Janet Roddick has been described as “a cultural force of nature” by Concert FM‟s Paul Bushnell. She has composed and performed in bands and in numerous theatre and dance productions. After completing a degree in singing she was member of eclectic Wellington band Six Volts during the 1980s. She has performed in almost all the NZ International Arts Festivals – Ricordi, Sing Whale, Baxter, Underwatermelon Man, Geographical Cure and has sung in Cabaret and Sweeney Todd in recent years. She has appeared in Weill/Brecht‟s Happy End and twice performed in The Threepenny Opera. With David Donaldson and Steve Roche she formed Plan 9 in the early 1990s and their many film and TV score credits include Perfect Strangers, Danny Deckchair and the mockumentary Forgotten Silver. In 2005 they produced a highly acclaimed CD - Close your Eyes: Lullabies From Around The World for Wellington ESOL Home Tutor Service. Janet is the voice of the Ring in Peter Jackson‟s Lord of the Rings trilogy. With her usual collaborators Plan 9 and David Long she created musical sound design and co-wrote a number of pieces that appear in the 3 films and in 2005 they composed ambient music for King Kong. David Donaldson began as a musician in the 1980s with experimental jazz ensemble The Primitive Art Group. He was a member of the Six Volts and formed Plan 9 with Steve Roche and Janet Roddick in the early 1990s. Plan 9 has scored 8 feature films including Perfect Strangers, Kombi Nation and Tongan Ninja and has made music for many dance and theatre pieces. They wrote and performed as part of the Baxter show and CD and have composed the score for numerous museum installations including Golden Days which still plays at Te Papa. David, with Plan 9 and David Long, co-wrote the cultural music for Fellowship of the Ring and created musical sound design for the two other films of the Ring trilogy and ambient music design for King Kong. David is a member of the Labcoats and with Steve has released 2 albums under the moniker Thrashing Marlin with a third due out later this year. Jeff Henderson is one of New Zealand‟s most acclaimed improvising/jazz players. He has performed at festivals throughout NZ and Australia and has worked with international artists Steve Lacy, William Parker, Clifford Barbaro, Marilyn Crispell and Hans Bennink as well as ex pats Mike Nock and David Watson. He is Artistic Director of the Wellington International Jazz Festival and as well as managing Happy, the Wellington performance venue, curates the annual Bomb The Space festival. He appears on many albums, from experimental to classical, working with Leila Adu on Cherry Pie (2005) and with Tom Callwood, Anthony Donaldson and Ricki Gooch. He also composes and performs music for the theatre and in October 2005 wrote and performed the score for Demeter’s Dark Ride and this year for a Red Mole piece called Project Antigone. Steve Roche was a member of the Six Volts in the 1980s and then joined David Donaldson and Janet Roddick in forming Plan 9. Recent projects for Plan 9 include composing the score for a French museum installation on oysters, the score for Gaylene Preston‟s doco on the Napier earthquake and producing a highly acclaimed CD Close Your Eyes – Lullabies From Around The World for Wellington ESOL Home Tutor Service. Plan 9 has scored 8 feature films including Perfect Strangers, Kombi Nation and Tongan Ninja and has made music for dance and theatre pieces. Steve, with Plan 9 and David Long, co-wrote the cultural music for Fellowship of the Ring and created musical sound design for the two other films of the Ring trilogy and ambient music design for King Kong. Steve is also member of electronica ensemble Labcoats and has released 2 albums with David Donaldson under the moniker Thrashing Marlin with a 3rd due for release later this year. Koichi Makigami is leader/vocalist/thereminist/mouth harp player for rock band HIKASHU, known for his virtuosic vocal range and expression as well as his unique incorporation of elements of theatre, performance, and entertainment, all of which make this Japanese band so widely acclaimed both critically and popularly. He is also active as voice improvisation artist and solo performer. In addition to recordings with HIKASHU, Makigami released a solo album in 1992 of re-worked, reinterpreted old Japanese popular songs, produced by John Zorn. Together with this recorded work, he has conducted a series of concerts under this project.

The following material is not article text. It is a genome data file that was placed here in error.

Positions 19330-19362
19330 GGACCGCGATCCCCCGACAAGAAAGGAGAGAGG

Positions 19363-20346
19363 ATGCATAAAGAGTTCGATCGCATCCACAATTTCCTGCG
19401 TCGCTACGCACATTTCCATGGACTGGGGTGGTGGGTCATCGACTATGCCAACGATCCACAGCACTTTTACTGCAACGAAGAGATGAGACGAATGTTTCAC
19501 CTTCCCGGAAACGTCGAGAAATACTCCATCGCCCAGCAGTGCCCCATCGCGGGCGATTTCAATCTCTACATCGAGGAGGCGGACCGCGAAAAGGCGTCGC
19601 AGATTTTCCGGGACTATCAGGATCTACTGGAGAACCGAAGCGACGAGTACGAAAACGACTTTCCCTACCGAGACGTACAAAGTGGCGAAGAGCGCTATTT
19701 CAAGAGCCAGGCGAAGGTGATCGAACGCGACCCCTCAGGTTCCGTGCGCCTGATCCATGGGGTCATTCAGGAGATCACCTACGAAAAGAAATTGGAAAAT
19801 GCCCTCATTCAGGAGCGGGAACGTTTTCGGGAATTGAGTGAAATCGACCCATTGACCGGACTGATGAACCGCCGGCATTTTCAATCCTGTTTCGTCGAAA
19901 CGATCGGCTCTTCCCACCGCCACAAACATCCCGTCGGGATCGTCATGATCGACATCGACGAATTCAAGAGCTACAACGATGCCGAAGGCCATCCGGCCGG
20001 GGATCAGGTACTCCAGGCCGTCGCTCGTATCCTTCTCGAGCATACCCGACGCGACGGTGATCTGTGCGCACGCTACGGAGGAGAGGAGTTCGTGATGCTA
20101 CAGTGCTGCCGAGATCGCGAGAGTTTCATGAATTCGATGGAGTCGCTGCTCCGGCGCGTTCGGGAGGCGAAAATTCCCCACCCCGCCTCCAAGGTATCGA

Makigami has worked and collaborated with a great many artists and musicians in a wide variety of areas and styles, such as Takahashi Yuji, John Zorn, Meredith Monk, David Moss, Ikue Mori, Lauren Newton, Jaap Blonk, Carl Stone, Jon Rose, Guy Klucevsek, and Derek Bailey. Ongoing projects include his aforementioned unique avant-pop based on old popular Japanese music, performance using interactive computer technology, voice improvisation, and various work as organiser and producer. Recent work includes voice performance piece Chakurupa 1, 2 and Chakurupattam (20032006) vocal conduction piece Chakurupa navi (2006). Recent recordings include HIKASHU Tenten (2006 Makigami record /mkr 0002), and a solo theremin CD Moon Eather (2006 doubtmusic/dms107)